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Analysis of Hyder


Safety is given the largest weighting (45%), with environment following (30%), then usability (10%), capital (10%) and operational costs (5%).

Of greatest concern is that the consultants have nullified the two greatest safety risks identified by the Inquiry Panel (October 2008) as they considered them to be consistent across all proposed developments. These are:

> risk of breaking waves at a breakwater head causing catastrophic events, and

> the attraction of inexperienced boaters into dangerous seas.

        AMCSearch, the commercial arm of the Australian Maritime College, nullify the first major concern of the Panel by basing their safety analysis on the assumption that there are no breaking waves at the breakwater head. Marine engineers have advised that in reality, there is little likelihood that this assumption could be met.

        The Hyder consultants avoid the second issue by saying usability is based on ‘metocean’ conditions and skipper/user skill. Yet, the Panel, gave ‘great weight to the very serious consequences of encouraging inexperienced boat users to put to sea in what they may believe to be safe conditions behind the breakwater, only to find that, at the end of it they must negotiate side-on waves that threaten to capsize them.’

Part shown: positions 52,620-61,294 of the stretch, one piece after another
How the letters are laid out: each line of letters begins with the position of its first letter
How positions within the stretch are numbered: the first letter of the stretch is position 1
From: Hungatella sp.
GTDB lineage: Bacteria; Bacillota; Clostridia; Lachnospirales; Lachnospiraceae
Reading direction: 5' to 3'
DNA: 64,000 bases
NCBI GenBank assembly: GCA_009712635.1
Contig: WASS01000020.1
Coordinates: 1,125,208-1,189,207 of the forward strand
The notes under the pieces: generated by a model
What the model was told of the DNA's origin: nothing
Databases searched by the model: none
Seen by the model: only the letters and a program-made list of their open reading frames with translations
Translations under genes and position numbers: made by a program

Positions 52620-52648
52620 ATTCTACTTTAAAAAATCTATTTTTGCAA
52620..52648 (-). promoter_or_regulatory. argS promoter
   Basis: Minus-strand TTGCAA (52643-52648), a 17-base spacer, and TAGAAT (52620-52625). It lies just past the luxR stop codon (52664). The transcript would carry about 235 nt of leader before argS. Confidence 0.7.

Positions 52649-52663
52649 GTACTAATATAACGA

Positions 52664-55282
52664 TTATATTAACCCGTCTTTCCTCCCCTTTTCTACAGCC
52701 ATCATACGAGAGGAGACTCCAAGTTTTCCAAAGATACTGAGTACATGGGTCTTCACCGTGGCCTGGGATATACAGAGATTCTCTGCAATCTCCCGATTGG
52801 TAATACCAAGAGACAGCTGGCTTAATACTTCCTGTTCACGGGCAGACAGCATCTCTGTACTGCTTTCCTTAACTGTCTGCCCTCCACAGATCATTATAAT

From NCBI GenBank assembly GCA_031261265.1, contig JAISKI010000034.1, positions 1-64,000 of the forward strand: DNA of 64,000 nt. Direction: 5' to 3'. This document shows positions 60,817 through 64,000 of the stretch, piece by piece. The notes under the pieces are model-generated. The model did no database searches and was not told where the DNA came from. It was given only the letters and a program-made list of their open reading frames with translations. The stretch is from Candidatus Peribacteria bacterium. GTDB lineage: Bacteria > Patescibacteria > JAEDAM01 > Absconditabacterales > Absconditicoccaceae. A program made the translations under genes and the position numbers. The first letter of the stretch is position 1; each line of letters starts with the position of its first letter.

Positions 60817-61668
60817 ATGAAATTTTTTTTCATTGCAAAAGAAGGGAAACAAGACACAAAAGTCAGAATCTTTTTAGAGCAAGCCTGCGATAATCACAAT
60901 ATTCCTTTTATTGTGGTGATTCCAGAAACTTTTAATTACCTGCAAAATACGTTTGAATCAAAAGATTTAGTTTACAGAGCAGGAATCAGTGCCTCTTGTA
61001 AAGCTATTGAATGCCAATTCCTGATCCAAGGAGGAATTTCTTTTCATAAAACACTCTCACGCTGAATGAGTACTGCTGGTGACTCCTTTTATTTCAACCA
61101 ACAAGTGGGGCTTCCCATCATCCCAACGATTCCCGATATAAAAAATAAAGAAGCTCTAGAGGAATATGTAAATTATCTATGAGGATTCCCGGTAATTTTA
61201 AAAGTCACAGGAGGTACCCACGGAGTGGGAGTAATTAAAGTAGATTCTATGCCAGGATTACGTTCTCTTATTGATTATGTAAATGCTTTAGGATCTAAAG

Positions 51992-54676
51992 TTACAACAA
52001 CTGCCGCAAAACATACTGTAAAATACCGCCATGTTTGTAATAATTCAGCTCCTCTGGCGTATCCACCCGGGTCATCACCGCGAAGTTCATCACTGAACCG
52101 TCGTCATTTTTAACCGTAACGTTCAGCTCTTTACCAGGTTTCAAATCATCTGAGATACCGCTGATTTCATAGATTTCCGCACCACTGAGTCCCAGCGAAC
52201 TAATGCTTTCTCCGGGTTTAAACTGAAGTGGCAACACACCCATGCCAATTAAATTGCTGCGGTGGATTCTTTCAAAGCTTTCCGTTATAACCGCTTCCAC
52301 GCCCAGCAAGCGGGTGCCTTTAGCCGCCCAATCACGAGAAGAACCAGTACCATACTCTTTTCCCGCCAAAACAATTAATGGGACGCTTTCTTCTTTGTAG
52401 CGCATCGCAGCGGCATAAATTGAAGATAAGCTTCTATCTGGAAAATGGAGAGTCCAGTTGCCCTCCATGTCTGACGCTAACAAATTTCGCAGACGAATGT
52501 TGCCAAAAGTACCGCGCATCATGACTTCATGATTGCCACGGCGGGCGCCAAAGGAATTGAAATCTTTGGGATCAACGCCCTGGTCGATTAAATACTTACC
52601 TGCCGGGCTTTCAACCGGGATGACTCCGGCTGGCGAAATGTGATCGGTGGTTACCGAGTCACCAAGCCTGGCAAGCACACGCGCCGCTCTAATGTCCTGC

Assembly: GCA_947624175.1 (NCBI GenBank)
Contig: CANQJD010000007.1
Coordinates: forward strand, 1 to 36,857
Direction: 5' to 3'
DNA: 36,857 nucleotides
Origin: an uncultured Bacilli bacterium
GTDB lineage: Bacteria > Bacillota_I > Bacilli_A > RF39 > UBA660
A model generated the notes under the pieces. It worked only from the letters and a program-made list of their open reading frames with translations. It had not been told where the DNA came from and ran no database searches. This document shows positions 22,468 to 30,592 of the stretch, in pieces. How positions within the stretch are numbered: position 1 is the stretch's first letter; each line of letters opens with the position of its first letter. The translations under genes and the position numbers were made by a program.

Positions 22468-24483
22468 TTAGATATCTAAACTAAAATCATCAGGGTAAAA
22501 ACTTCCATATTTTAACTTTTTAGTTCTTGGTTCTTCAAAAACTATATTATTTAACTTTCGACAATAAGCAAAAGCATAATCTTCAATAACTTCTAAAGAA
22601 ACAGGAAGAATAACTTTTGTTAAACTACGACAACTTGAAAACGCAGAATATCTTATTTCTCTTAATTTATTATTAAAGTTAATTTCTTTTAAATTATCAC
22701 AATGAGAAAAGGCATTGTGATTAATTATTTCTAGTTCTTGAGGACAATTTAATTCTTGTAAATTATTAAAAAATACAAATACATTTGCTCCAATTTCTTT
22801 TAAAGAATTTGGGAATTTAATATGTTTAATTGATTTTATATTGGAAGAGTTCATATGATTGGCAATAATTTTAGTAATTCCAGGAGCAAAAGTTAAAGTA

>  High safety risks can readily be addressed through appropriate and well considered management practices and will be found to be much more cost effective and practical. i.e. closing the facility to boating at predetermined markers such as weather forecasts exceeding strong wind warnings. These could be developed through consultation with the relevant authorities and user groups.

        > Mallacoota has inadequate ocean rescue services to cater for a potential increase in marine incidents.

        > Analysis of the Multi Criteria Analysis (MCA) shows small changes in assumptions could change the relative scores of the options easily. Ironically, if the jetty had been left on the east side of the ramp, immediately adjacent to the rocks the danger of fishermen being washed off would immediately be eliminated and the Alternative Concept would have a total MCA rating of 2.74, finishing above Option 3b (2.45) and Alternate H2 (2.52) under the MCA ratings (see Table 1).

          Visual Amenity

          It is very concerning that Hyder applied inconsequential weightings to environmental issues regarded as extremely important by the Inquiry Panel. For example, Visual Amenity was given a total overall weighting of only 3%.

          The Inquiry Panel found in relation to this area: ‘The Panel considers that the impact of the breakwaters in the new proposals will have considerable impact on the wilderness and landscape values of Bastion Point and an overall net detriment to tourism.’ Besides the breakwater, the intrusion of a 58 metre long jetty into the middle of the bay does not seem to have been considered.

          > The report fails to weight visual amenity adequately – it counts for just 3% of the overall score. A breakwater that the Inquiry Panel found would be extremely damaging to amenity and tourism, has little effect on the analysis. The visual intrusion of a 58 metre long jetty into the middle of the bay does not seem to have been considered.